Suppose Madame Loisel never lost the necklace. How would her life have ended up?

Even if Madame Loisel had not lost the necklace, her life would have ended unhappily. The necklace was only a symbol of her inability to discern between true worth and the superficial. No matter how much she had gotten, she would have wanted more, because of her discontent and insatiable desire.

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Madame Loisel's discontent and desire meant that she would have ended up unhappy whether or not she borrowed the necklace. The story tells us that she had what most young women of her class would have considered a happy and comfortable life, with a pleasant apartment, a servant, and a kind, loving, hardworking husband. But Mrs. Loisel was so caught up in the fantasy world of romance novels that real life paled in comparison. She dreamed of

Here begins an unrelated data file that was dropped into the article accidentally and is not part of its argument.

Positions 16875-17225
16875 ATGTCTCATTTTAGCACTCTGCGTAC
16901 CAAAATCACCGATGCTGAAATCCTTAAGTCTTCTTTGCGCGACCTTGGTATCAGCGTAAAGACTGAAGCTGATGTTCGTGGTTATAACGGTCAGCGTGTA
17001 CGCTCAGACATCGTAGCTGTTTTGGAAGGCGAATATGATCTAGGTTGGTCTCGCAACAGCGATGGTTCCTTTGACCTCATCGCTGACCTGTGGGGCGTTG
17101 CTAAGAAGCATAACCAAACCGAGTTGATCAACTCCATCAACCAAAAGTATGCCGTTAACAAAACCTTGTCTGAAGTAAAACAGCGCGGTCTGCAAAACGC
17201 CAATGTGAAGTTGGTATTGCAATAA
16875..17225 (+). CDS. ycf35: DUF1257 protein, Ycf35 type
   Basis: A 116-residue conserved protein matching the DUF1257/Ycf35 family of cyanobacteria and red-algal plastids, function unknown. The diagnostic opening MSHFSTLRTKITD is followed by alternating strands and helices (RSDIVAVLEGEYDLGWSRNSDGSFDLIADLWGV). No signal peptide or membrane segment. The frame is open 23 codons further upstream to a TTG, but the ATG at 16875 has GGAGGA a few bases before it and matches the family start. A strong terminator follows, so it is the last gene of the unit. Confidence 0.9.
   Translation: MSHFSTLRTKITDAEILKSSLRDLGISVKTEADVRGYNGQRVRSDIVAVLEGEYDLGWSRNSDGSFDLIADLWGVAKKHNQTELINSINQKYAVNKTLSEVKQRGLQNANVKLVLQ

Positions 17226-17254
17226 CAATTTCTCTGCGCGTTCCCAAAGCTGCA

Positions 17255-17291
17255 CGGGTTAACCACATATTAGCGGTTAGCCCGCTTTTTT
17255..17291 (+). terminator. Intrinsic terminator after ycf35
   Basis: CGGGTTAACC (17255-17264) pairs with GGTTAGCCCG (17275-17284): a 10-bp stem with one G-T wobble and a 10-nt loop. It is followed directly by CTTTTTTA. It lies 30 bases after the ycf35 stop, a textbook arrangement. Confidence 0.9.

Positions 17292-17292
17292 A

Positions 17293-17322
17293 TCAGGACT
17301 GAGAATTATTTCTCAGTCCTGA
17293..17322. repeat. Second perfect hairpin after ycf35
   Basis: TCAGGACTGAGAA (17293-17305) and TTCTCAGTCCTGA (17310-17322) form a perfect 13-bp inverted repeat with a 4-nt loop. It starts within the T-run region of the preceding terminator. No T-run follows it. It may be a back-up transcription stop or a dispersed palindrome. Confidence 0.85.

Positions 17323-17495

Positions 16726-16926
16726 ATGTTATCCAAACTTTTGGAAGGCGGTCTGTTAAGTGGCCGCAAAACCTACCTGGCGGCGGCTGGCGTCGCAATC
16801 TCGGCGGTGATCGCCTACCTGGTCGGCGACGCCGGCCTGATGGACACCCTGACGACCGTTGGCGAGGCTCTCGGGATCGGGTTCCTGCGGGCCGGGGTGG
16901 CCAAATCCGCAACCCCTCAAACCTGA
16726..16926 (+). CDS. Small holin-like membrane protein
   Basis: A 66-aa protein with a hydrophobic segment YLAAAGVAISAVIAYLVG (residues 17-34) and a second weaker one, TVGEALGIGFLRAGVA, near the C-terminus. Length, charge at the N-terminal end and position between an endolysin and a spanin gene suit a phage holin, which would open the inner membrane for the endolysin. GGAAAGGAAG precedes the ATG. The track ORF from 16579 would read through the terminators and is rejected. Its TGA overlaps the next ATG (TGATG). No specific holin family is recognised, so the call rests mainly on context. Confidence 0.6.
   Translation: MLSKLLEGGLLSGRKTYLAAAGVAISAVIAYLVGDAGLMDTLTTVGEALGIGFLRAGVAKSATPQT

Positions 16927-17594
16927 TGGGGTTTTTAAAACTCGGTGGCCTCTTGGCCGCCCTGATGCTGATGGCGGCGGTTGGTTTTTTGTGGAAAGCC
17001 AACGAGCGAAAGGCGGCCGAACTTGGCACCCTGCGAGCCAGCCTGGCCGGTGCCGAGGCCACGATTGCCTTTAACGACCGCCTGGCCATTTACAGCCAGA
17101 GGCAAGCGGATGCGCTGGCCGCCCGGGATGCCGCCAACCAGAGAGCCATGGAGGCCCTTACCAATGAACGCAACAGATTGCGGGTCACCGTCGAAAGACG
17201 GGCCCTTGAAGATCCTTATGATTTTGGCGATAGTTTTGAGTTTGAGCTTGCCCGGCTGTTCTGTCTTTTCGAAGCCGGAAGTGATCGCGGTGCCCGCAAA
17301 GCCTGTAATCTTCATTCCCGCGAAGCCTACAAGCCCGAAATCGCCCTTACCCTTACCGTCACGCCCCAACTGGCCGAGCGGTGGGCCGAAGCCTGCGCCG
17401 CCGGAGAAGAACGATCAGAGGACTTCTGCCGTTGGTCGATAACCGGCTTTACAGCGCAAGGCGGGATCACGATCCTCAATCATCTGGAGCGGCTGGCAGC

tapestries peopling the walls with folk of a past age and strange birds in faery forests; she imagined delicate food served in marvelous dishes, murmured gallantries.

No matter how comfortable her real life became, it could not match her fantasy world of wealth and romance.

The glass ("paste") necklace that Madame Loisel mistakes for a real, costly diamond symbolizes her inability to see past the superficial. She is a shallow person, attracted by shiny objects to which she attaches too great a worth. She does not, for example, discern what a good man...

(The entire section contains 3 answers and 803 words.)

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